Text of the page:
What is Harlem and the Harlem Renaissance?

A walk in Harlem near the Harlem Hospital in New York City.

Harlem is a large neighborhood within the northern section of New York City’s Manhattan. Originally a Dutch village, Harlem was the world’s largest Black neighborhood for much of the 20th century. After World War I, as a result of the Great Migration, a period of artistic work without precedent in the American Black community took place in Harlem during the 1920’s and 1930’s. This period in time became known as the Harlem Renaissance and has been considered a golden age in Black culture, manifesting in literature, music, stage performance and art. Since that time, nearly every southern city of decent size prior to the passage of the 1964 Civil Rights Act, has claimed their largest historic Black neighborhood as being a “Harlem of the South.”

Richmond’s Jackson Ward is also known as a “Harlem of the South.”

Seven Harlems of the South

1. Belmont DeVilliers

Pensacola, Florida

Belmont DeVilliers is one of two Florida locations along the Mississippi Blues Trail.

A result of Florida’s Jim Crow laws mandating segregation in 1905, Belmont-DeVilliers is the historic cultural heart of Pensacola’s Black community. The neighborhood is associated with John Sunday, Jr. Sunday was a 19th century building contractor and philanthropist who constructed hundreds of homes throughout the city. At the time of his retirement, he was said to be the wealthiest Black man in Florida’s Panhandle.

Also known as “the Blocks,” the neighborhood’s jazz and blues era district is centered around the intersection of Belmont and DeVilliers Streets. Located just northwest of Downtown Pensacola, Belmont-Devilliers is the only Florida neighborhood included as a part of the Mississippi Blues Trail. Unlike most of the “Harlems of the South,” the neighborhood was not decimated by interstate highway construction during the 1950s and 1960s and it still retains much of its original density, architectural character and sense of place.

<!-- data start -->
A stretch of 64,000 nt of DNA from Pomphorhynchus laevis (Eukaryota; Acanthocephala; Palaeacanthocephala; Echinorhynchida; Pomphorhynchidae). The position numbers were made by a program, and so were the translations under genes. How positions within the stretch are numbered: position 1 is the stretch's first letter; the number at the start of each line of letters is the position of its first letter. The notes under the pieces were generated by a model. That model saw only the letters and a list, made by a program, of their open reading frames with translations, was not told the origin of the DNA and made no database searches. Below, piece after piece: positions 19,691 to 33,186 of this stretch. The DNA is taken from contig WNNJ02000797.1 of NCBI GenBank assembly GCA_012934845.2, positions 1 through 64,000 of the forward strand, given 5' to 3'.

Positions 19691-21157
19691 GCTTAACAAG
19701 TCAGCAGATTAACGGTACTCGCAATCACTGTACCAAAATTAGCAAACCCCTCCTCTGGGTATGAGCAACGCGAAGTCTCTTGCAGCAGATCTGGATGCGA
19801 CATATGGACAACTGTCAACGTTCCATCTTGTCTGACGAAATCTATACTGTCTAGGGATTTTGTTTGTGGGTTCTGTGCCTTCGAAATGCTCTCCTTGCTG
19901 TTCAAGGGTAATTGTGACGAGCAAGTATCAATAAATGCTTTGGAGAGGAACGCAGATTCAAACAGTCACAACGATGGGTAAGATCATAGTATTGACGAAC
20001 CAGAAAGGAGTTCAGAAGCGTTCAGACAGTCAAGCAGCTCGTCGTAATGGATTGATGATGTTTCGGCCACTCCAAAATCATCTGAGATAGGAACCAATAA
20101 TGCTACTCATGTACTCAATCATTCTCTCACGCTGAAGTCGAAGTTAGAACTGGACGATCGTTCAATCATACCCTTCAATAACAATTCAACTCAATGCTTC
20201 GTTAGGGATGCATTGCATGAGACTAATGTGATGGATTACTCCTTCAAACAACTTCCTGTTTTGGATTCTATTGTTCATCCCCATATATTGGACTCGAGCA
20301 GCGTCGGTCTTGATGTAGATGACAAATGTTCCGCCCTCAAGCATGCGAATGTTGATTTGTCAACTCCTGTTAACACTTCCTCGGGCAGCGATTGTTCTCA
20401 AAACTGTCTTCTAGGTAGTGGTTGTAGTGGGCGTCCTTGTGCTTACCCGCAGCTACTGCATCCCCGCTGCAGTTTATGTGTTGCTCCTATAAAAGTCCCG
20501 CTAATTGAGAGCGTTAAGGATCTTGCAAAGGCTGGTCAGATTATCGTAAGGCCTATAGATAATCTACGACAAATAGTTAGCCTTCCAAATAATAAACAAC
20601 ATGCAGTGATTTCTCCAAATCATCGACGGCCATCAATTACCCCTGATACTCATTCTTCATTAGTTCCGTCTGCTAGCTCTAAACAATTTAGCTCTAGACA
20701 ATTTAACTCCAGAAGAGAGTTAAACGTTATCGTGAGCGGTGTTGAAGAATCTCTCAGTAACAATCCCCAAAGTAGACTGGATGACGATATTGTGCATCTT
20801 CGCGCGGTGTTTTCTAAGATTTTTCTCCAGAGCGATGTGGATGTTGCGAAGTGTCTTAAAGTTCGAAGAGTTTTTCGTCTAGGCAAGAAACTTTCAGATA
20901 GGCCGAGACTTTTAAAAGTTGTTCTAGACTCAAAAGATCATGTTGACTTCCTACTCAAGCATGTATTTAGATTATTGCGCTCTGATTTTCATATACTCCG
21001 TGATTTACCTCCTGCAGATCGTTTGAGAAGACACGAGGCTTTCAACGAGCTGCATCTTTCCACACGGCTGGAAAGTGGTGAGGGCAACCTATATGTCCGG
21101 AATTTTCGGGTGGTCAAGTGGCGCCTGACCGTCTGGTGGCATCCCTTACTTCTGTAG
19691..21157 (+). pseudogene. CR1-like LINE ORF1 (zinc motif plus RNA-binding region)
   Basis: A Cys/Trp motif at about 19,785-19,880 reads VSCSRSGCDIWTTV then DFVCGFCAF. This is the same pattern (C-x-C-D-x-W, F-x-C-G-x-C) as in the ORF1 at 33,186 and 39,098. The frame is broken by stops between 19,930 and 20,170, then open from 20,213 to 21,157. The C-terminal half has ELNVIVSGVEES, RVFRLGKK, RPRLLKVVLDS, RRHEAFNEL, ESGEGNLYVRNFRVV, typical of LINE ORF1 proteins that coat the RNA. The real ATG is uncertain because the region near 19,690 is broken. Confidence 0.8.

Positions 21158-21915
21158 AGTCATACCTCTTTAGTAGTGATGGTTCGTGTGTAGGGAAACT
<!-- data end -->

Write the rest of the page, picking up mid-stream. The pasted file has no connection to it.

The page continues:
A historic photograph of the intersection of West Belmont and North DeVilliers streets.

The modern day intersection of West Belmont and North DeVilliers streets.

2. Central Park (The Scrub)

Tampa, Florida

Known as The Scrub, Central Park’s Central Avenue was considered to be Tampa’s version of the Harlem of the South. (Tampa Bay History Center)

Tampa’s first African-American neighborhood, The Scrub was settled shortly after the Civil War by freemen emancipated from the area. Significant growth came with the extension of Henry Plant’s railroad in 1883 and the introduction of the cigar industry two years later. From the 1890s through the first half of the 20th century, Central Avenue just north of Downtown Tampa, was the center of black life in the city and the Bay Area’s “Harlem of the South”.

Notable residents include Ray Charles, who recorded his first song, Found My Baby There, after living in the city briefly following his moves from Orlando, Jacksonville and St. Augustine during the late 1940s. Following World War II, the construction of public housing projects, Interstates 4 and 275 eliminated much of Central Park from existence.

Infill multifamily housing along Ray Charles Boulevard.

Built in 1913 at 510 E. Harrison Street, the historic St. Paul A.M.E. Church building has been restored into a clubhouse for the Metro 510 apartment complex next door. Metro 510 is a 120-unit affordable loft apartment building that was erected in 2011.

3. Church Street

Norfolk, Virginia

Much of the area along Church Street was razed for thousands of units of public housing as a form of urban renewal. Redevelopment of these sites is now underway.

Laid in 1680, Church Street is one of Norfolk’s original streets. Once an Eastern European immigrant district, African Americans began moving into the neighborhoods around the corridor during the 1920s. By the 1930s and 1940s, Church Street had become the cultural epicenter for the 44,000 African Americans residing in Norfolk’s boundaries. Famed for its live entertainment venues, performances and street music, it evolved to become known as Norfolk’s . Located at 1010 Church Street, the Attucks Theater was a well known destination on the Chitlin Circuit. Backed by the Navy, Norfolk was the first city in the country to have an urban renewal plan approved under the Federal Housing Act. Norfolk then proceeded to destroy much of its urban core, including the Church Street corridor.

The Martin Luther King Jr. Memorial in the middle of Church Street and Brambleton Avenue.

The historic First Baptist Church and new infill housing on East Bute Street, just west of Church Street.